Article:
For the past several months, news reports have been full of stories about the Dakota Access Pipeline (DAPL). All of us have seen the protestors gathering, the atrocities committed by the police, National Guard and a security firm on those same protestors, and even a few familiar faces among the protestors.
Despite a recent request by the Army Corps of Engineers for a stop on building the pipeline while they investigate claims on the environment, and in particular on Reservation land, this issues seems far from over. With this issue still making headlines, I felt like it was high time I went back and reviewed what has happened so far. Having the story condensed into a series of posts may spur on more people to keep up the fight for clean water, and open a few more eyes to what these protestors have endured already in a country we are constantly touting as “free” for all citizens.
In a time where the recent election of Trump has brought a lot of hidden racism and bigotry to the forefront, we need to support these Standing Rock Sioux more than ever. Our past is laden with atrocities toward people of any color (including, but by no means limited to, Native Americans). It’s time to put an end to that. Hopefully, Standing Rock will become a defining moment in our history, a point where we can look back and realize this was one of those moments where we as US citizens all stood together for something important. If enough of us join together for this cause, maybe our future can be something we can all look forward to, rather than just more of a past we are ashamed of.
The Army Halts Construction of the Pipeline
On December 4th, 2016, the Army Corps of Engineers denies a permit for the construction of a section of the Dakota Access Pipeline. According to Jo-Ellen Darcy, the Army’s assistant secretary for civil works, it was clear there was “more work to do” after the Army heard from tribal officials about their concern the pipeline could affect drinking water. She went on to say they were looking into exploring alternate routes for the pipeline.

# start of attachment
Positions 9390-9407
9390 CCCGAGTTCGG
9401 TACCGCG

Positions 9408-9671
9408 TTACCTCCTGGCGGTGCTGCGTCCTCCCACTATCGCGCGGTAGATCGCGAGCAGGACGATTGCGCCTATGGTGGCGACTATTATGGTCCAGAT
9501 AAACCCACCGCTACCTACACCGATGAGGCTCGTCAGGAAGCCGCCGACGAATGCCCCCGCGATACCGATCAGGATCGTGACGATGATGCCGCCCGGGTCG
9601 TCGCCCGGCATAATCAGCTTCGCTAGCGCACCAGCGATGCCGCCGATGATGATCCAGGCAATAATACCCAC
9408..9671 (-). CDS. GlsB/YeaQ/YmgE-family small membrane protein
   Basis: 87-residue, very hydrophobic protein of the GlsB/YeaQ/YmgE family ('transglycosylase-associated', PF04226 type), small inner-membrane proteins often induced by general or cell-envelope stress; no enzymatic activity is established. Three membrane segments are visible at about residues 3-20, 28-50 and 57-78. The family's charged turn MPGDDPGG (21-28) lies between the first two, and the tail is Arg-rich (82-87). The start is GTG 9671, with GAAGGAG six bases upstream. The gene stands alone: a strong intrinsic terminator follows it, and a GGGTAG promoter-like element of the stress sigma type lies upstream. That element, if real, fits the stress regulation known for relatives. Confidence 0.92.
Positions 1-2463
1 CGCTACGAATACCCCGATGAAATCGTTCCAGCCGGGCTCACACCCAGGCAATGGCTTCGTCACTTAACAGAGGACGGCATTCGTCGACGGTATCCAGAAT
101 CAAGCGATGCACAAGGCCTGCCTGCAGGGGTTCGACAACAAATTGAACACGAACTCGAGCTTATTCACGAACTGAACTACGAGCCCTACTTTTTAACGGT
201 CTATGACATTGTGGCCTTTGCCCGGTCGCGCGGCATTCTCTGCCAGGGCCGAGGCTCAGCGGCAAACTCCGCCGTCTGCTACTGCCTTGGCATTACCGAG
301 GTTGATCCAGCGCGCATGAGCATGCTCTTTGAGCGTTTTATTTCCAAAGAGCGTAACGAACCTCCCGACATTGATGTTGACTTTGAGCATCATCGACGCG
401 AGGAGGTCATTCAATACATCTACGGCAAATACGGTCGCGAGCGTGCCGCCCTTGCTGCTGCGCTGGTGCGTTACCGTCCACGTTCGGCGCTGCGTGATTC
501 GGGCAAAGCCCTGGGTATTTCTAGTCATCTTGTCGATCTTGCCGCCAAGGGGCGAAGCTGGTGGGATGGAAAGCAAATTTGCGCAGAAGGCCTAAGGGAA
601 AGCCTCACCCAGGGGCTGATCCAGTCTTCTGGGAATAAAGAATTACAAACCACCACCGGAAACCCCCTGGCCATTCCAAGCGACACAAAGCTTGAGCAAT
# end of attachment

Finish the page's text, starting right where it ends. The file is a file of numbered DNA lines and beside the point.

The water protestors, of course, were excited, thinking they had won the battle in a peaceful manner.
The Army issues a Notice of Intent to Prepare an Environmental Impact Statement
On January 18th, 2017, the Army Corps of Engineers filed a Notice of Intent to Prepare an Environmental Statement on the Dakota Access Pipeline. Comments are stated as being accepted until February 20, 2017.
The summary of the document states “This notice advises the public that the Department of the Army (Army), as lead agency, is gathering information necessary to prepare an environmental impact statement (EIS) in connection with Dakota Access, LLC’s request to grant an easement to cross Lake Oahe, which is on the Missouri River and owned by the US Army Corps of Engineers (Corps). This notice opens the public scoping phase and invites interested parties to identify potential issues, concerns, and reasonable alternatives that should be considered in an EIS.”
Meanwhile, construction stays halted at the pipeline.